Mortgage origination is a feast-or-famine business, and business conditions can turn on a dime. Last year was the best for the mortgage industry since 2003, and a number of mortgage bankers went public. Yet in 2021, the mortgage banking sector has completely underperformed.

The stock price of UWM Holdings (UWMC 0.16%), also called United Wholesale Mortgage, has fallen 43% so far in 2021, despite the company having just reported the best quarter in its history. What is going on? 

Despite a great environment, investors are negative on the sector

Last year, mortgage originations hit $3.83 trillion, according to estimates from the Mortgage Bankers Association. The MBA sees origination volume falling 14% in 2021 as rising interest rates take a bite out of refinancing volume. While 14% sounds like a big decline, the projected volume of $3.28 trillion would still be the third-best year ever. So why are investors so glum about the sector? 

A mortgage document with a calculator and house keys sitting on top of it.

Image source: Getty Images.

Prepare for a price war

The short answer is that investors sense a price war is brewing as more and more originators fight to acquire market share. In its most recent earnings press release, United Wholesale's CEO Mat Ishbia gave a hint of what is coming:

The first quarter of 2021 was not only the best first quarter in our 35-year history, it also marked our first quarter as a public company and solidified our foundation for growth. We believe we now have the capital, liquidity, technology, campus and staffing necessary to further scale our business and grow to become the largest mortgage originator in the country. We welcome the shift to more of a purchase market and the pressure on margins as we believe our business model is built to outperform competitors under those conditions.

When Ishbia refers to "pressure on margins" he is saying that mortgage companies across the board expect to earn less per loan than they did last year. The company's second-quarter guidance shows how dramatic it believes the contraction will be: from 2.19% profit per loan in the first quarter to a range of 0.75% to 1.1% in the second quarter, a decrease of 58%. The good news is that United Wholesale sees an increase in volume, from $49 billion in the first quarter to a range of $51 billion to $55 billion in the second.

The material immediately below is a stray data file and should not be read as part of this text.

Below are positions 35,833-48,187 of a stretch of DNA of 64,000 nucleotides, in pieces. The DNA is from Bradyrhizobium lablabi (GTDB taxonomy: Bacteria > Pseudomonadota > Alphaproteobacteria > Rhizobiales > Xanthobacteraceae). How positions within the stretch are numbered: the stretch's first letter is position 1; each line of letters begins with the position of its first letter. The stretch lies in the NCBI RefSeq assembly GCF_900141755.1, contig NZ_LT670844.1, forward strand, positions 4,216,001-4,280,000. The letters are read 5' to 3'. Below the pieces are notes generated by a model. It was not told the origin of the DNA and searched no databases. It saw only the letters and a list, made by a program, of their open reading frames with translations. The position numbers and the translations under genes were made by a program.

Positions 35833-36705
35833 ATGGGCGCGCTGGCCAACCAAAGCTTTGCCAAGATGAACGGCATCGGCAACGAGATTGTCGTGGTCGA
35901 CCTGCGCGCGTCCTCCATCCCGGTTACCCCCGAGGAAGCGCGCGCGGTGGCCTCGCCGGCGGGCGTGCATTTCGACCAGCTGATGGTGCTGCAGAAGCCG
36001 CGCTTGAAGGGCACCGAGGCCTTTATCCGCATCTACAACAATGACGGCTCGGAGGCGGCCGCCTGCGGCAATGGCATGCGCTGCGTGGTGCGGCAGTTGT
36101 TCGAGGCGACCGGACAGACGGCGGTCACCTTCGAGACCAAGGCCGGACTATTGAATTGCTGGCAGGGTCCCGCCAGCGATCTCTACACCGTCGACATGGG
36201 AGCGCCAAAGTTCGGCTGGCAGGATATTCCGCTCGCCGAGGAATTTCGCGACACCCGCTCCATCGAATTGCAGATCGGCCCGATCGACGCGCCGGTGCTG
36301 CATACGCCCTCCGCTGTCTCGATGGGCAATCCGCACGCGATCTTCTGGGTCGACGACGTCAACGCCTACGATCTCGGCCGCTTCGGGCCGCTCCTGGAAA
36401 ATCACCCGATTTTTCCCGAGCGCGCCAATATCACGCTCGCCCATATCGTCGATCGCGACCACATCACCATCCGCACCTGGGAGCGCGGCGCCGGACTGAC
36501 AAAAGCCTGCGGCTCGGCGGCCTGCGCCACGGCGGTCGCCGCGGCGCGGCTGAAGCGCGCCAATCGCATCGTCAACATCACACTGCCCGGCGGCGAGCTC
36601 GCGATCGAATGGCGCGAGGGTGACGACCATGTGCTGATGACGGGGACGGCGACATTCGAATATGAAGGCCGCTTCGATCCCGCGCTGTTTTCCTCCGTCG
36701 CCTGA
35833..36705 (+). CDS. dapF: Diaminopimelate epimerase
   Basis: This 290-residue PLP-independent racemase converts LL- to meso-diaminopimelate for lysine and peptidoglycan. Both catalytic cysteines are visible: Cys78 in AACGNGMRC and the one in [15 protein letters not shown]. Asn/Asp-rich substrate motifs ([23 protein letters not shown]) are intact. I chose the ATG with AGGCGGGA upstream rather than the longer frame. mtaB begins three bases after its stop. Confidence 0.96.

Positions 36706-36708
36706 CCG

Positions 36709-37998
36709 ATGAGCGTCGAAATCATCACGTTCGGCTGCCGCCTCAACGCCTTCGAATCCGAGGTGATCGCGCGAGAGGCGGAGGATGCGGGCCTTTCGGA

The mortgage business is feast-or-famine

The nature of the mortgage origination business is one of record high margins giving way to record low margins. This is a function of industry capacity. When rates move unexpectedly lower like they did last year, the mortgage companies are often understaffed and unable to handle all of the demand. Eventually, by the time they add the necessary capacity, the party is winding down, which causes originators to cut prices to get volume in the door. Eventually, the industry lays off people and margins normalize. 

Ishbia said on the earnings call that the 0.75% to 1.1% profit per loan would probably turn out to be a low point, although it could last one or two quarters. Normalized margins would be something in the mid-1% range. Note that crosstown rival Rocket Companies also forecast lower margins, although nothing as dramatic as United Wholesale is predicting. While Rocket and United Wholesale do compete, Rocket is primarily a retail mortgage bank that does some broker business, while United Wholesale is 100% broker. United Wholesale recently told its brokers that they can do business with Rocket or UWM. They can't do both.  

High yield, low payout ratio, and low P/E

The Street expects United Wholesale to earn $1.27 per share this year, which gives the company a price-to-earnings ratio of just under six times. The company has invested heavily in technology and its lower cost to originate gives it an advantage in a price war. United Wholesale also pays a quarterly dividend of $0.10 a share which gives the stock a yield of 5.9%. The payout ratio (dividend divided by earnings) is only 32%, so the dividend looks sustainable, even going into what could be a price war.